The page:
Western Canada Turfgrass Association Demonstrates First Green ‘Links as Labs’ Program At Redwoods Golf Course

USGA Agronomist Larry Gilhuly Talks To Kids From Pitt River Middle School During A First Green ‘Links As Labs’ Program At Redwoods Golf Course Demonstration - Image Credit Alfie Lau

USGA Agronomist Larry Gilhuly Talks To Kids From Pitt River Middle School During A First Green ‘Links As Labs’ Program At Redwoods Golf Course Demonstration – Image Credit Alfie Lau

by Alfie Lau
Up until now a field trip to a golf course would usually mean swinging some clubs and learning some golf etiquette. No longer. As part of the First Green ‘Links as Labs’ program, 24 wide-eyed Grade 7 and 8 students from Pitt River Middle School stepped off a school bus and onto a real-life science lab, otherwise known as  The Redwoods Golf Course in Langley, B.C.

The Western Canada Turfgrass Association (WCTA), in partnership with the First Green Foundation launched the first program in Canada that brings environmental education to grade 5 and up students using golf courses as environmental learning labs. “This unique program gets kids connected with golf, not just as a sport, but also as a place where you can learn about the environment,” said Jerry Rousseau, executive director of the WCTA “We’re working on getting superintendents at golf courses interested in this program so that we can launch it anywhere there’s a golf course.”

First Green is an innovative environmental education outreach program using golf courses as environmental learning labs, allowing students to perform hands-on experiments and tests, all within the focus of their school’s environmental science curriculum. For example, kids can work in outdoor labs led by the golf course superintendent, doing such activities as testing water quality, collecting soil samples, identifying plants, doing math activities and working with local issues such as streambed or owl-nest restoration programs.

Stan Kazymerchyk of Kwantlen Polytechnic University’s Turf Maintenance program, was showing one group of students how maintaining a golf course involves everything from knowing how to calculate how much fertilizer to use to knowing what chemicals are more harmful to the environment.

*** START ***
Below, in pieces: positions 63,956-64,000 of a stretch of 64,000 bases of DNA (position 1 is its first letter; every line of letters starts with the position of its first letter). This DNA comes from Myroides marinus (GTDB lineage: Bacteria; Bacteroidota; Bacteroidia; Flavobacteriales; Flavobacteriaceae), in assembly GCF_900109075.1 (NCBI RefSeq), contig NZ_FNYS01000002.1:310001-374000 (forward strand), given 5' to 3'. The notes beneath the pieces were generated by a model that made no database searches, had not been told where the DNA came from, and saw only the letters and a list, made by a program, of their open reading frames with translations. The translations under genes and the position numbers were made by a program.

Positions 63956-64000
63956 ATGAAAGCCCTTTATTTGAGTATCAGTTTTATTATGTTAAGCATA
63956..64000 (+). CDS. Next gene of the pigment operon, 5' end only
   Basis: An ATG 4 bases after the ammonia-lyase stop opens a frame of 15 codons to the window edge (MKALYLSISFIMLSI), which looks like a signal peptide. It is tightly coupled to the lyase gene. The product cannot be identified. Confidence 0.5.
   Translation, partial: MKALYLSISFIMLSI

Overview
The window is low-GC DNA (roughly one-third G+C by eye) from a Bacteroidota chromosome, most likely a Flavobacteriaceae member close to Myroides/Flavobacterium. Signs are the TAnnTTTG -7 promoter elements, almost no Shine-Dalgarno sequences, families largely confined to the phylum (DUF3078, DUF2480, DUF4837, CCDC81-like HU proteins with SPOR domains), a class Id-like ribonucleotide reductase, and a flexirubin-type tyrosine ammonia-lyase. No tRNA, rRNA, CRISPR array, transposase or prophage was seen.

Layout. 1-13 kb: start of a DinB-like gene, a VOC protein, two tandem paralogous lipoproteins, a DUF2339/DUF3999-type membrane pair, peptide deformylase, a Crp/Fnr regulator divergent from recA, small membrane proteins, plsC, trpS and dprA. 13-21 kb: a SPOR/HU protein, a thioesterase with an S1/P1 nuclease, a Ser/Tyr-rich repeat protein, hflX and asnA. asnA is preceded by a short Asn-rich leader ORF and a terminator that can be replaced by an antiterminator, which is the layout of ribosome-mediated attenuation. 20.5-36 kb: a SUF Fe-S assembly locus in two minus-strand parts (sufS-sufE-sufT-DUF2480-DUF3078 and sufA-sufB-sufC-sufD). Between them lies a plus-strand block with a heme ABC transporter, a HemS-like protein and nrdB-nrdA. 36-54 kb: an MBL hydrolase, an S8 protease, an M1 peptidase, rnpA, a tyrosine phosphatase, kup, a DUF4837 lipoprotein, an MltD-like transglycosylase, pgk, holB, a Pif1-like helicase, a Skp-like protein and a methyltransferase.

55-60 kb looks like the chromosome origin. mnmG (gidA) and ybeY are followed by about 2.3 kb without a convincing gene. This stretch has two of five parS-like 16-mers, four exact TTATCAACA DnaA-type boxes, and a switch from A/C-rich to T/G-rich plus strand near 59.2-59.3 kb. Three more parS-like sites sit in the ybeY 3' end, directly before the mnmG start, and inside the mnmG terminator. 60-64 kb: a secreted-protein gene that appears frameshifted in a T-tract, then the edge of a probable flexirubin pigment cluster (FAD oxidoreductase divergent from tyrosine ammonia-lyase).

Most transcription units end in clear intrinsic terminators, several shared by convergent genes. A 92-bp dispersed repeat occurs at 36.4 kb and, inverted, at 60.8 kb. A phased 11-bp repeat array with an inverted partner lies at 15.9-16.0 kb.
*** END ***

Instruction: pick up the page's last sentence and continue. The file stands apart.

Kazymerchyk was getting some assistance from a horticulture expert, who showed the students that a golf course can be a living garden, with everything from fruits, vegetables and herbs being grown on a golf course and able to be used in the restaurant or simply for beautification purposes.

Jamie Robb Talks To Kids From Pitt River Middle School During A First Green ‘Links As Labs’ Program At Redwoods Golf Course Demonstration

Jamie Robb From The Capilano G&CC Talks To Kids From Pitt River Middle School During A First Green ‘Links As Labs’ Program At Redwoods Golf Course Demonstration – Image Credit Alfie Lau

At another station, the United States Golf Association’s Larry Gilhuly, an agronomist who works with courses throughout the Pacific Northwest, was showing his group of kids the environmental benefits of golf courses. “The grasses on a golf course are some of the best producers of oxygen we have,” said Gilhuly, who has been involved with First Green initiatives in the Pacific Northwest for many years. Gilhuly’s high-profile position has allowed him to get more publicity for these educational initiatives.

Gilhuly was the USGA’s point man for the 2015 US Open at Chambers Bay, just outside of Seattle, and the First Green was featured in a public service announcement which ran throughout the summer on all FOX Network broadcasts of USGA championships. This tremendous level of attention introduced First Green to more 200 million viewers of the USGA broadcasts. “I would not be involved with this if I didn’t think it was a great program that allowed kids to learn and was a lot of fun as well,” said Gilhuly. “I drove 160 miles to be here because I believe it’s important that kids see how connected their environmental studies and golf courses can be.”